A ham radio license is like a fishing license. It's a way for the government to limit access to a scarce shared resource that they manage for the benefit for society. The government's interest in testing you is to ensure that you use the resource in a way which is not harmful to other spectrum users, and without significant risk to the public. And that's it. All the other items listed as purposes in Part 97 are our shared responsibility as hams: to self-train, to help our communities in times of emergency, and advance the radio arts. Those responsibilities are what all hams should aspire to do, regardless of license class, regardless of experience level.
And Morse as the "only differentiator"? Sigh.
First of all, I wonder just who these other "hobbyist wireless communicators" are that Steve is referring to? Is he talking about CBers? People who use the FRS or MURS? Or perhaps the myriad wireless users of Part 15 based wireless access points? It's true, most/all of these services do not use Morse, but is that the only differentiator? Really? As hams, we are empowered by our license to build our own equipment and operate on frequencies and modes which are not available to the operators of any of these other radio services. And of course we are challenged to train and learn more about radio, which was never really a cultural component of any of the other "hobbyist" wireless options. Surely those distinguish us rather strongly from these other services.
And the fact that Steve does not accept the fact that there are people whose handicaps could keep them from passing a Morse code test does not actually mean that such people do not exist. But more than that: why should a parapalegic or deaf person have to struggle more to become a radio amateur than someone without these physical difficulties? After all, there are plenty of able bodied hams who struggled to pass these tests, only to never use Morse again. The service is not enriched by such people or their struggle. It's simply not relevant.
Hams like Steve and Paul are dinosaurs: clinging to a view of ham radio that's not healthy or relevant. The credential doesn't mean what Paul thinks it should. The importance of Morse is much, much slimmer than Steve thinks it is. Neither attitude encourages anyone to participate in this great hobby. They are just beating a dead horse.
I've often thought that the various ham radio podcasts that I like don't really cater to the technical side of the hobby. Sure, you can get news from the Amateur Radio Newsline, and some nice introductory material on Ham Nation or the ICQ Podcast, but on the whole these podcasts don't address technical issues very deeply. Even SolderSmoke, a podcast dedicated to homebrew radio, doesn't really dig into the technical details very often.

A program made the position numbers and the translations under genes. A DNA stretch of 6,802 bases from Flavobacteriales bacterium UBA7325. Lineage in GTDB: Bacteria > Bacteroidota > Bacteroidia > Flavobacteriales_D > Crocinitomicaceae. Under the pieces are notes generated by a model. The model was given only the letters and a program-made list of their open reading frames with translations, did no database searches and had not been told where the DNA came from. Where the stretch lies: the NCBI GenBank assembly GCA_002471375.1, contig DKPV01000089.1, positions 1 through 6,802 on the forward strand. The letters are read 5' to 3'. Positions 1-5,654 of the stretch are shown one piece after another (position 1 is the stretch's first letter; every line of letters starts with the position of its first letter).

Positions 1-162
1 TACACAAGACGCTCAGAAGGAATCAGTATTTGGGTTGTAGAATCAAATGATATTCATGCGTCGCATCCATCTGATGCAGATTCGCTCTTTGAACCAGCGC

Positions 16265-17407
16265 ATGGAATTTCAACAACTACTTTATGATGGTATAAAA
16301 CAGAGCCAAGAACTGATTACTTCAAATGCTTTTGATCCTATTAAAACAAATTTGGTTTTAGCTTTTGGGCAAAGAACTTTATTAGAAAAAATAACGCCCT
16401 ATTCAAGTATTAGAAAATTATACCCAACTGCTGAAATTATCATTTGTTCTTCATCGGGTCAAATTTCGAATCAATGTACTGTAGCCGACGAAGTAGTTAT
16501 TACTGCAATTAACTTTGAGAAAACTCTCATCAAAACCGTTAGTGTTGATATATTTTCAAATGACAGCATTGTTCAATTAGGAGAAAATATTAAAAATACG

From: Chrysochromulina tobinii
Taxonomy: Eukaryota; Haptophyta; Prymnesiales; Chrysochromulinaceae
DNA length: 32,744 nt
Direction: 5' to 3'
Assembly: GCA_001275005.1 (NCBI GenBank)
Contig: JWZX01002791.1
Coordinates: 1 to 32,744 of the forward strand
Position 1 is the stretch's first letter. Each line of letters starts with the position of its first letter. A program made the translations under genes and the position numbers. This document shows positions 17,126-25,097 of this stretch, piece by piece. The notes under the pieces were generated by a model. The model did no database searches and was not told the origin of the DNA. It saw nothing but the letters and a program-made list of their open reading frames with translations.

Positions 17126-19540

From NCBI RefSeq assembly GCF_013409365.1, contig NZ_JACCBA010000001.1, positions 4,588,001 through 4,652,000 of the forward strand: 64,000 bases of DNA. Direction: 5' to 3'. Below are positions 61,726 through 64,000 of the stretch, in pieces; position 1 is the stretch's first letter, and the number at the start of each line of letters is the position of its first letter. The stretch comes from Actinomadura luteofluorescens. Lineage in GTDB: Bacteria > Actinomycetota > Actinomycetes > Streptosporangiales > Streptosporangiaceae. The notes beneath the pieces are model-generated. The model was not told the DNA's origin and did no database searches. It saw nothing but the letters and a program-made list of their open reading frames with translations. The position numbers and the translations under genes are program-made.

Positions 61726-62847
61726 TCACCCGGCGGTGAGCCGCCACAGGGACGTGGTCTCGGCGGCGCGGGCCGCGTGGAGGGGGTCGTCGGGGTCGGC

That's why I was so pleased to see "Chat With Designers". Every Tuesday at 8PM Eastern (0000z), George Heron, N2APB and Joe Everhart, N2CX get together on Teamspeak, an internet conferencing system and discuss technical topics of interest to radio amateurs. Back on April 24th, the discussion was on magnetic loop antennas, a subject that I am fairly interested in and I found the discussion quite interesting. What's very nice is that they also provide MP3s of the session, logs of the text messages exchanged via TeamSpeak, as well as PDF notes that include many references. Bravo gentlemen! And thanks to the NJQRP for hosting these very cool discussions. I'll try to tune into one live in the near future.
On the last day of March, I started using the JT65-HF program to do some digital operation on the HF bands. In the roughly month since then, I've logged contacts with 30 states, and 13 DXCC entities, using my ICOM IC-735 and a crappy 40m dipole that's mounted far too low. In the last week alone, I've heard stations in 46 DXCC entities. For operation inside the U.S., power levels of 10 watts seems entirely adequate, whereas the DX contacts seem easier with 25-35 watts. I'll try to do a more informative video about these operations in the near future, but for now, here's the contacts in 30 states. It's been a lot of fun, give it a try if you haven't before.
AK WL7BDO, KL5E, KL7YK AZ N7NEV, KW7E CA K6SID, W6KY, N6BX CO AB0YM, NK0G, KC0ZGK CT WA1NGH, KB1UUB FL N4RP, KK4XO HI KH6GRT, KH6SAT IA K8OM ID KF7GMV, N7OQF IN N9WKW KS K0KU KY N4ITM LA W5ADD MD K3IO, K3VPZ MO WB0LCW, WD0ECA MS N4UPX, K5WW NC N4ABN, KR4RO NH K1CF NJ K2AFY, K2RH NM WA5DJJ NV KB7NO NY KJ2U OH N8TL OK AA5CK, K5WPN, AE5US PA W8IJ PR NP3FS SC WB2GJD TN NS2R TX WA5MS WA AE7U, KE7WEG, W7PI, K7MSC